20 May 2014

Climate change IS happening now

Just another day in paradise
[This post spells out some unwritten thoughts behind my post yesterday, which may have given the wrong impression of my thinking on the impacts of climate change.]

There's been a long-running debate over (1) whether global warming is happening, (2) whether that's leading to climate change, (3) when climate change will lead to "novel" weather, (4) how damaging that weather will be, and (5) what we should do about it.

Most of the debate has focussed on (5), since changes in habits are costly for individuals who prefer business as usual and VERY costly for businesses that would lose money from a shift in habits (using less oil, for example). In contrast, the science in (1) and (2) is settled.

What's interesting to me, is that the models behind (3) and (4) may have been too optimistic, in terms of predicted intensity and frequency of impacts.

Three years ago (if not earlier), I claimed that we need to reform our institutions to adapt to the impacts of climate change arriving in greater fluctuations in the water cycle, to defend ourselves against "death by a thousand cuts, but I have not seen very much action in that regard. Some companies are changing their business models, and some investors are divesting from fossil fuels. Many insurance companies are raising prices, but few governments are changing policies.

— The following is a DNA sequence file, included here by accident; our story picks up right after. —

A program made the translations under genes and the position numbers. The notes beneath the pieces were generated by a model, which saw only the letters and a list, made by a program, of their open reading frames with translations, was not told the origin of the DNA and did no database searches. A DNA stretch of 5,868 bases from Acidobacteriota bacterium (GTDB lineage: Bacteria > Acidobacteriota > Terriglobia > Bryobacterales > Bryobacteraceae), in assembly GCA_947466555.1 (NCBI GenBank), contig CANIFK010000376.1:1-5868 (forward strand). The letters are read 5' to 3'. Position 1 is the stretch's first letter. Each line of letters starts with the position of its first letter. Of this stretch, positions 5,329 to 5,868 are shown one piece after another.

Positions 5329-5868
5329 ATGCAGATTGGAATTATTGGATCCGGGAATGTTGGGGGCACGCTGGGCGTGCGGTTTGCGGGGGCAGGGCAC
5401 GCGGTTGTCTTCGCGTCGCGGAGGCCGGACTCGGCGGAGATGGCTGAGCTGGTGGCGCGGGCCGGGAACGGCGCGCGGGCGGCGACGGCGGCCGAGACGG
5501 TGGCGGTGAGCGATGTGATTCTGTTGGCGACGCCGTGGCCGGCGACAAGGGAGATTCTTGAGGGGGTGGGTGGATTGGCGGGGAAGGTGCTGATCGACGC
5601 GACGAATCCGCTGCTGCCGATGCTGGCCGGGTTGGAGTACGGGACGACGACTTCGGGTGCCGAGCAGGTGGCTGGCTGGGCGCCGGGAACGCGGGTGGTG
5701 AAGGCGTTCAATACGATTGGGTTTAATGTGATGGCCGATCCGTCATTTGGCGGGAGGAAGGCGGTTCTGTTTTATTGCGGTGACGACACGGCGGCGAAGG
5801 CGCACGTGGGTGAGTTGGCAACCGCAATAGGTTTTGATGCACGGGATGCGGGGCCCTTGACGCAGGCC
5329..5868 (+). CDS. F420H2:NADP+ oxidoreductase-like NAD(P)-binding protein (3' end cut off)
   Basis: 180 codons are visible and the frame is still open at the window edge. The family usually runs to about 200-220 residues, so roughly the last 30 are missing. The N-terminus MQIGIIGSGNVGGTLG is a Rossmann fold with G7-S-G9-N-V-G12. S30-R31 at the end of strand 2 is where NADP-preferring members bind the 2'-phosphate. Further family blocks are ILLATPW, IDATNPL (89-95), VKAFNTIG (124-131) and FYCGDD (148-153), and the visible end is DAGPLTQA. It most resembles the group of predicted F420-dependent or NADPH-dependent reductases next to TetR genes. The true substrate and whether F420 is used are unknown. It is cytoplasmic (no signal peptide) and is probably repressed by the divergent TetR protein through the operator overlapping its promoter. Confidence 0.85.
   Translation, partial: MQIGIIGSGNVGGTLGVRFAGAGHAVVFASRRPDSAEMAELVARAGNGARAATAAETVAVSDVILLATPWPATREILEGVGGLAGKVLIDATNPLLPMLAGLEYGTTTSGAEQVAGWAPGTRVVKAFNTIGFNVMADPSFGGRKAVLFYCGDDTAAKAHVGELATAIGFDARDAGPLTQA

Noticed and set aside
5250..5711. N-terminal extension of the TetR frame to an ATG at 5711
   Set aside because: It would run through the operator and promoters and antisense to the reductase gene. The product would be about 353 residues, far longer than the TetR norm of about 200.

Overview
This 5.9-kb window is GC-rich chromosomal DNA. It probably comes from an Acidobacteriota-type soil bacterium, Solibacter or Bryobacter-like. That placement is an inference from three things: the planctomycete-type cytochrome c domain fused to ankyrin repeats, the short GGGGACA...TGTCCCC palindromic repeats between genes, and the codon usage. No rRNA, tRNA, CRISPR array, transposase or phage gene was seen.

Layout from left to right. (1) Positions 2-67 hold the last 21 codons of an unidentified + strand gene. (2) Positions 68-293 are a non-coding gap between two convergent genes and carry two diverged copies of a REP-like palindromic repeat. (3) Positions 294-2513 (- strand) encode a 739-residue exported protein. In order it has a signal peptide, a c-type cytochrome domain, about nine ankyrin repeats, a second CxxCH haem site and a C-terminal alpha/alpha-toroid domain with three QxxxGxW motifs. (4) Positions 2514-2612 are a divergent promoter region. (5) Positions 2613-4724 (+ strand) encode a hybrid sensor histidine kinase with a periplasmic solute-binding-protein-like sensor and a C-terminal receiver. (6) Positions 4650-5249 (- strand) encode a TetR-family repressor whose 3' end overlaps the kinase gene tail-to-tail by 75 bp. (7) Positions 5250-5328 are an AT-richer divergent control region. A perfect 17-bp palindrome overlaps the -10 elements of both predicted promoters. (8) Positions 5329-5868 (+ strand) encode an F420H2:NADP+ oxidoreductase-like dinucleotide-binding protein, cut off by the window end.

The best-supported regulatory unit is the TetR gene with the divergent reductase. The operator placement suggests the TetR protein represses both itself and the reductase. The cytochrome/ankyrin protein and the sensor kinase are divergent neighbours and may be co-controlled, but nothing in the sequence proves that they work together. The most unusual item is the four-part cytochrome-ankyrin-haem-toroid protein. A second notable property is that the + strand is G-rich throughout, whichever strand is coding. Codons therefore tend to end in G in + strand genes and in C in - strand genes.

My guess is that the smart money is now looking VERY hard at how current events will translate into future options, especially when the vast majority of people are sleep walking into greater danger. For me personally, that means moving to Amsterdam, which both a pretty place and one of best-defended cities in the world. The contrast with Riyadh, a city in the desert that depends on water from 500km away and 24/7 air conditioning when temperatures are above 40C (104F) for months, is stark.

Bottom Line: Don't wait for climate change. It's happening now. If you think that's wrong, then compare the benefits of action from the costs of inaction.

1 comment:

  1. Hi David,

    Like you, I have long recognized that Global Climate Change is a serious problem and that anthropogenic Green House Gas emissions are a major cause of this problem but I also tend to agree with Bjorn Lomborg that the kind of benefit/cost analysis that you recommend could likely point to other far more serious problems, particularly when we factor in the time value of money and the opportunity cost of neglecting those other problems. I am interested in knowing what you think of Bjorn's arguments.


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